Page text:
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article imagePesticide DDT linked to Alzheimer’s

By Tim Sandle     Feb 15, 2014 in Health
DDT may increase the risk of the neurodegenerative disease Alzheimer's, according to some troubling new research conducted by Rutgers University.
A study has shown that DDE, a metabolite of the pesticide DDT, is found at elevated levels in the serum of late-onset Alzheimer’s patients. By examining 86 Alzheimer’s cases and 79 controls, the research finding showed four-fold higher DDE levels in the patients suffering from Alzheimer's.
DDT (dichlorodiphenyltrichloroethane) is a colorless, crystalline, tasteless and almost odorless chemical known for its insecticidal properties. In 1962, the book Silent Spring by American biologist Rachel Carson was published. It catalogued the environmental impacts of indiscriminate DDT spraying in the United States and questioned the logic of releasing large amounts of chemicals into the environment without a sufficient understanding of their effects on ecology or human health. Despite this, DDT continues to be used around the world.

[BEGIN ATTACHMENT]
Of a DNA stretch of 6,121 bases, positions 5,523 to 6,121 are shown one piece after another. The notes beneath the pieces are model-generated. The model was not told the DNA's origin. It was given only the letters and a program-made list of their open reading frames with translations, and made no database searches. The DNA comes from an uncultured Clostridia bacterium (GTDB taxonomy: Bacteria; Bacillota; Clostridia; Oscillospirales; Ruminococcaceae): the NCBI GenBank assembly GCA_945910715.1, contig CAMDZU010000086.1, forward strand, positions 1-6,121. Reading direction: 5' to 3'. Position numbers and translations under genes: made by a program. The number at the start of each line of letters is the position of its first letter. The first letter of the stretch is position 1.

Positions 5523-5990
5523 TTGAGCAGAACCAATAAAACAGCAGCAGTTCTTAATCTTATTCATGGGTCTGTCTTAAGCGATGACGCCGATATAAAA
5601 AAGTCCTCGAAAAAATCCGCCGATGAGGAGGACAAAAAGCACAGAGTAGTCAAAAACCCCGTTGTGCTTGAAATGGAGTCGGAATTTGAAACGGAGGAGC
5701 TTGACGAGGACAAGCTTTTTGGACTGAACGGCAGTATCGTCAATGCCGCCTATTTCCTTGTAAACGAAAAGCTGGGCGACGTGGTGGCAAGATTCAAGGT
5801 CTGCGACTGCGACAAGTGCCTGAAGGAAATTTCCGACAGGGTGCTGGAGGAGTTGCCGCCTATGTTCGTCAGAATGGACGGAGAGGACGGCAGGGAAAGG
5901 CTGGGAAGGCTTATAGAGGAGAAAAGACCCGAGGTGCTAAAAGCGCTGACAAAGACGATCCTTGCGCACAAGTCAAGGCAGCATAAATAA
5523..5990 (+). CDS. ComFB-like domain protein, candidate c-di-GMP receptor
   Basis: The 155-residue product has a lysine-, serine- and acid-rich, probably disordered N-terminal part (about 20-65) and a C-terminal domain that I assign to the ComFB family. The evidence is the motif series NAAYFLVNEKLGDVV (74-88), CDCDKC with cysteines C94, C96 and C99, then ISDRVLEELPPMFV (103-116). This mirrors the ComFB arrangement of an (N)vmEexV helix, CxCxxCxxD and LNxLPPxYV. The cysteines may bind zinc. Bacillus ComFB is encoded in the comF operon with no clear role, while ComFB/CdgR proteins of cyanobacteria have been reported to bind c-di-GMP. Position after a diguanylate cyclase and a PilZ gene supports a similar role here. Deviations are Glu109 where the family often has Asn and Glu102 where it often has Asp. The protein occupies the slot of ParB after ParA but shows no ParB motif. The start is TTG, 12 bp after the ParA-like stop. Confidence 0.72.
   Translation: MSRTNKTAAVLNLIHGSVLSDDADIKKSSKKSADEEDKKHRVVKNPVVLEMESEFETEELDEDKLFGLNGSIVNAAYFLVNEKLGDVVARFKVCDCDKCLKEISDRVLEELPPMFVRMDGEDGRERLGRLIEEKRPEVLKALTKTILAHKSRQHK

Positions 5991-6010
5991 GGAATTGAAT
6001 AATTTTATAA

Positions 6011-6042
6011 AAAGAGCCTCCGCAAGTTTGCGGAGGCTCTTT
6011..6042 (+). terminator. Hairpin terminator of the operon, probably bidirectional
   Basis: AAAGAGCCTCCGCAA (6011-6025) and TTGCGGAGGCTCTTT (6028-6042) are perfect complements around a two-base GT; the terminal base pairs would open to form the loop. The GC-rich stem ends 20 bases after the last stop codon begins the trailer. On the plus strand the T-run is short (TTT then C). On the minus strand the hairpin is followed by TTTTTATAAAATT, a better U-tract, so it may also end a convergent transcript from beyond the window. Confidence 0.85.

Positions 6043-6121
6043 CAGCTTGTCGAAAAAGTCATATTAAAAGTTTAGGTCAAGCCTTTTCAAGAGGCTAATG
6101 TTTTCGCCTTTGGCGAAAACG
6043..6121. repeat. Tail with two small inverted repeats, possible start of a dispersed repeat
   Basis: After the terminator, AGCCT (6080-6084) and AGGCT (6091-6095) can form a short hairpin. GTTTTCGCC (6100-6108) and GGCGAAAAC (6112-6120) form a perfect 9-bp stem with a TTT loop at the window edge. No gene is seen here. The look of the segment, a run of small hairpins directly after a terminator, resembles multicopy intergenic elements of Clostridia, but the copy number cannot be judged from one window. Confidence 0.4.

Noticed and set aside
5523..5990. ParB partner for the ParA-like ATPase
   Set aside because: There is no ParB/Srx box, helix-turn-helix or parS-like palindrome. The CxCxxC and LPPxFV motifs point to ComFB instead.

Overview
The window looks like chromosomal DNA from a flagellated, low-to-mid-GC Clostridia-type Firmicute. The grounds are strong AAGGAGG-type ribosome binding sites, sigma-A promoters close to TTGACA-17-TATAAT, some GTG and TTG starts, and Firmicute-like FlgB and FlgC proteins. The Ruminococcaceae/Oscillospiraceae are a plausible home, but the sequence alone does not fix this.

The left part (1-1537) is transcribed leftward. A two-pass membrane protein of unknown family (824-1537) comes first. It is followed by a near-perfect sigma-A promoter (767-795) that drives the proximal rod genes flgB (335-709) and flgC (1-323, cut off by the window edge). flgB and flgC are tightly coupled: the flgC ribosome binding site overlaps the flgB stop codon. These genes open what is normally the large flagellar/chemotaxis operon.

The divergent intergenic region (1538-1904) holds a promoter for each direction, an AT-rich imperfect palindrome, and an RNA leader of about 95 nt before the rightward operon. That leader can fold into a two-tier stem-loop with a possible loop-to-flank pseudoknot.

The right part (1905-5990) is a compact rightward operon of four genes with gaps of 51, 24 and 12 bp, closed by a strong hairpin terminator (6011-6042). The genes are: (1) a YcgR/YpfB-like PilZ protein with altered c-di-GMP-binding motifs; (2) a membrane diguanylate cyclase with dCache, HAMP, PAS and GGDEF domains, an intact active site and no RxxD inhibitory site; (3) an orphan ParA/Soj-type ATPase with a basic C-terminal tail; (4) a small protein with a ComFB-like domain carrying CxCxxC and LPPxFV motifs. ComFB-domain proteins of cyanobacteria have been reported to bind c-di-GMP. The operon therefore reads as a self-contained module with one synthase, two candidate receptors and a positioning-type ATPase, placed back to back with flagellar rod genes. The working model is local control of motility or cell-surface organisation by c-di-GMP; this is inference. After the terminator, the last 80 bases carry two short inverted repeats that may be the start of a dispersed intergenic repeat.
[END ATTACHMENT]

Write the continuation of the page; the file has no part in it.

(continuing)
Alzheimer’s disease is a form of dementia that worsens over time, leading to a slow decline in cognitive functions and affecting memory, thinking, and behavior. More than 5 million Americans are living with the condition, according to the Alzheimer’s Association.
Summarizing the research, lead scientist Jason Richardson told the L.A. Times: "We can’t say that DDT exposure is responsible for Alzheimer’s with a study like this, but what we can say right now is that if you have higher levels of DDE you are more likely to be diagnosed with Alzheimer’s."
The findings have been published in the journal JAMA Neurology. The paper is titled "Elevated Serum Pesticide Levels and Risk for Alzheimer Disease".
More about Pesticide, Alzheimer's disease, Chemicals, Brain, Ddt
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